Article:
Around the same time, Dahmer had an extremely lucky escape: An encounter with a 13-year-old Laotian boy resulted in charges of sexual exploitation and second-degree sexual assault for Dahmer. He pleaded guilty, claiming that the boy had appeared much older. While awaiting sentencing for his sexual assault case, Dahmer temporarily moved back in with his grandmother, again putting her basement to gruesome use; in February 1989, he lured, drugged, strangled, sodomized, photographed, dismembered and disposed of Anthony Sears, a young, African-American man and aspiring model.


In May 1989, at his trial for child molestation, Dahmer was the model of contrition, arguing eloquently, in his own defense, about how he had seen the error of his ways, and that his arrest marked a turning point in his life. His defense counsel argued that he needed treatment, not incarceration, and, astonishingly, the judge agreed, handing down a one-year prison sentence on "day release"—allowing Dahmer to work at his job during the day and return to the prison at night—as well as a five-year probationary sentence.


Lionel Dahmer later stated in an interview with CNN that, while his son was incarcerated, he wrote a letter to the court that issued Dahmer's sentence, asking that he get psychological help before being released from prison. However, Jeffrey Dahmer was granted an early release by the judge, after serving only 10 months of his sentence. Dahmer spent three months with his grandmother on his release, during which time he does not appear to have added to his body count, before moving into his own apartment in May 1990.



Killing Spree

Over the 15 months that followed, up to the time of his capture, Dahmer's victim count accelerated; 12 more lives were taken using his modus operandi. Necrophilia is generally associated with issues of exercising control over victims. Dahmer developed these rituals as he progressed, experimenting with chemical means of disposal, and he also consumed the flesh of his victims. He attempted crude lobotomies, drilling into victim's skulls while they were still alive, injecting them with Muriatic acid to see whether he could extend his control to the living. Most of these victims died instantly, but he claimed that one victim had survived for a number of days in a zombie-like state, with limited motor function. He was careful to select victims on the fringes of society, who were often itinerant or borderline criminal, making their disappearances less noticeable, and his likelihood of capture that much less. There have been claims that he was racially motivated, as most of his victims were African-American. However, it is equally likely that his victims were simply part of the demographic among residents of the poor neighborhood in which Dahmer lived, and not carefully selected. This racial motive did, however, figure largely in the case of his 13th victim, a 14-year-old Laotian boy who was, coincidentally, the younger brother of the boy he had been convicted of molesting three years earlier.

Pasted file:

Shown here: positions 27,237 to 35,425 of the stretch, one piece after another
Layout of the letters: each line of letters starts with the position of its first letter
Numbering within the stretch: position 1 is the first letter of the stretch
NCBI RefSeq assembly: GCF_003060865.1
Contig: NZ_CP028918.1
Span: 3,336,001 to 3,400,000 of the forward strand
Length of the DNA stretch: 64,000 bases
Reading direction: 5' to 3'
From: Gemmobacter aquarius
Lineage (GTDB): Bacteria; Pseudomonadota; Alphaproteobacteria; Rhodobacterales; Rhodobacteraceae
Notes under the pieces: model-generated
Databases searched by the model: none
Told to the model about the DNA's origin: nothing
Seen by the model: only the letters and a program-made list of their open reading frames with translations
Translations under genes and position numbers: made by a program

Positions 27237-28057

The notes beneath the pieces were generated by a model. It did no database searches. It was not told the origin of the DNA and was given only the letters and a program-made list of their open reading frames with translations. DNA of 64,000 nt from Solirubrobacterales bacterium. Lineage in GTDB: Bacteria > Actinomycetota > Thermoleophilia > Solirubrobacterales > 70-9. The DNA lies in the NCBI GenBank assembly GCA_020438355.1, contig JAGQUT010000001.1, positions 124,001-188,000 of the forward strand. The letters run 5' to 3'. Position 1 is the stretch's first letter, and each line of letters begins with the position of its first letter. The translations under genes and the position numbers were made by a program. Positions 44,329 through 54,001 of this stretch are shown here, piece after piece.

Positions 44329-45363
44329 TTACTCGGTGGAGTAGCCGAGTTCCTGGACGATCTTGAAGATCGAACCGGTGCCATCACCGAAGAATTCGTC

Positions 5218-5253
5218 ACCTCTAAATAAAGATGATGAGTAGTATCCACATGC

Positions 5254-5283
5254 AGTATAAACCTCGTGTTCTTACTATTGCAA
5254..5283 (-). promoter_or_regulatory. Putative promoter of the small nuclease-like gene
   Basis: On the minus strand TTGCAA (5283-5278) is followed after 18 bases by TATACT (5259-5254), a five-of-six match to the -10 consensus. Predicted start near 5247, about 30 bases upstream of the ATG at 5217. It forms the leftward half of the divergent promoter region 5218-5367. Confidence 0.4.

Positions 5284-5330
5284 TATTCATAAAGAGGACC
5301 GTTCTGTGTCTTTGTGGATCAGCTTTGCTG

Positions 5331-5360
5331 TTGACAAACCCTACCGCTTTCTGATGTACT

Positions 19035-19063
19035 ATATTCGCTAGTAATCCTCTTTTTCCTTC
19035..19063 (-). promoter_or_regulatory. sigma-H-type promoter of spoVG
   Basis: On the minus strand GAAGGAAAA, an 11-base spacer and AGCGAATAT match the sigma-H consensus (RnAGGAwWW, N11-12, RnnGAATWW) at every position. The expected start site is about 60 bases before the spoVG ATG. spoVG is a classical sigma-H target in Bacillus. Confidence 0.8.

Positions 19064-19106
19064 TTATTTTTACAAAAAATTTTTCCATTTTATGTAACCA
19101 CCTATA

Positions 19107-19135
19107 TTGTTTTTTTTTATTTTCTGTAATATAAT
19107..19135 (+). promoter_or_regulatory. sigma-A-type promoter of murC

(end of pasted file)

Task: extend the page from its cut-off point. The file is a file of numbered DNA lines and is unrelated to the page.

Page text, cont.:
Close Call

On May 26, 1991, Dahmer's African-American neighbor, Sandra Smith, called the police to report that a young Asian boy was running naked in the street. When the police arrived, the boy was incoherent, and they accepted the word of Dahmer, a white man in a largely poor African-American community, that the boy was his 19-year-old lover who had had too much to drink, over the protestations of Smith and her daughter, who could clearly see that the boy was terrified of Dahmer. Smith's subsequent enquiries, through the local authorities, were also not taken seriously.


The police escorted Dahmer and the boy home and, clearly not wishing to become embroiled in a homosexual domestic disturbance, took a cursory look around before leaving. Once the police left the scene, Dahmer strangled the boy and proceeded with his usual rituals. Had they conducted even a basic search, police officers would have found the body of Dahmer's 12th victim decomposing in the bedroom, and enough photographic evidence to immediately arrest the serial killer.